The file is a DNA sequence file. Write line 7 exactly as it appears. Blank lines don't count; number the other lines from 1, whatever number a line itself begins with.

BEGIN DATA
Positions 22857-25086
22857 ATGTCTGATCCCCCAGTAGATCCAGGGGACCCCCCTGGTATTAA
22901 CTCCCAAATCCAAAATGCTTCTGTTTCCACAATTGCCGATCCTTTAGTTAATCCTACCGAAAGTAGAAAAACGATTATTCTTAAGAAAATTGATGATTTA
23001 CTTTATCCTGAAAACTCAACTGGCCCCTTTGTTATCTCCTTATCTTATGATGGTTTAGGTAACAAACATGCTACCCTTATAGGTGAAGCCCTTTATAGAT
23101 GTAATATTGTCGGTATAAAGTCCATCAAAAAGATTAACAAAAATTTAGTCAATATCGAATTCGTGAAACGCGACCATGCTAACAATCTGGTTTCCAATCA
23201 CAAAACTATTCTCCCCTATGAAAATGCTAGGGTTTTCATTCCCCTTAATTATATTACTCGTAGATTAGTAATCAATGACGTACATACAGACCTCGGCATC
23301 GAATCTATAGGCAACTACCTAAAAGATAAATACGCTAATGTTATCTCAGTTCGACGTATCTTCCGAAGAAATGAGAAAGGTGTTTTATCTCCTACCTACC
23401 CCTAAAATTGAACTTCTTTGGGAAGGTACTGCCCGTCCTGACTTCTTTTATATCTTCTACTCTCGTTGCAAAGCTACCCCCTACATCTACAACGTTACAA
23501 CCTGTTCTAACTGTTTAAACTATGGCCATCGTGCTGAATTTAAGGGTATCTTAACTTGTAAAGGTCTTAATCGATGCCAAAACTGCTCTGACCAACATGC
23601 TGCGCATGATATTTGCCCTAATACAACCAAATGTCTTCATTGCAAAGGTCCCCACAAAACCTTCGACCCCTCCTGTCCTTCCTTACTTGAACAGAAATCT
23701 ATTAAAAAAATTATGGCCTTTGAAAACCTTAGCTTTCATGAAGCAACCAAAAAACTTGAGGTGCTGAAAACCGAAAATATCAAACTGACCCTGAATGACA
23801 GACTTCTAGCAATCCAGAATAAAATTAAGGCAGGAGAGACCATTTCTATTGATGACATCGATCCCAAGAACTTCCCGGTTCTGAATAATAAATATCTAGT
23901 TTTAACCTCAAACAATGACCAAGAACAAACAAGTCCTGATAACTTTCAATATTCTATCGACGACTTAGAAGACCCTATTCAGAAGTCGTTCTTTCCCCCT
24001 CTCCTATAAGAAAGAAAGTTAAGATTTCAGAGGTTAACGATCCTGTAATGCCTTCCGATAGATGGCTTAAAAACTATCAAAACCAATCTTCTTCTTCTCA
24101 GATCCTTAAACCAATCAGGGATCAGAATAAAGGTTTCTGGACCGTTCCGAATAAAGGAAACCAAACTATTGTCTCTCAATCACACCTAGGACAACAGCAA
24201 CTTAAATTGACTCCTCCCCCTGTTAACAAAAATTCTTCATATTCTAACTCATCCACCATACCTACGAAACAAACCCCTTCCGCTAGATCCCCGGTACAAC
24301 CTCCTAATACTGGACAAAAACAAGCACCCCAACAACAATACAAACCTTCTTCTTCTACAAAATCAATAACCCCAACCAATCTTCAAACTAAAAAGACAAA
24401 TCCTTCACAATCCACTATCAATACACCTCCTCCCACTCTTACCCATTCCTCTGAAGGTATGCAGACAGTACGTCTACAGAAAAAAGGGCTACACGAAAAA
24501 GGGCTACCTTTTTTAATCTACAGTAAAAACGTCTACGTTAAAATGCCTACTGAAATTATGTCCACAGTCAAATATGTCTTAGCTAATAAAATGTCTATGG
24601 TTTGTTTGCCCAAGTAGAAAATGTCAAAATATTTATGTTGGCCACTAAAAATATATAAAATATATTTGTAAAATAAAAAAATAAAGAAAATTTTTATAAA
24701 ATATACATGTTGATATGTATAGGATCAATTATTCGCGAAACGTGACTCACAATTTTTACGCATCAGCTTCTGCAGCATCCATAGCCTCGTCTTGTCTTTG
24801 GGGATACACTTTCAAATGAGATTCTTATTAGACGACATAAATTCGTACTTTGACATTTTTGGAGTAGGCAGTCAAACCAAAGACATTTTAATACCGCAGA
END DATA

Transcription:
23301 GAATCTATAGGCAACTACCTAAAAGATAAATACGCTAATGTTATCTCAGTTCGACGTATCTTCCGAAGAAATGAGAAAGGTGTTTTATCTCCTACCTACC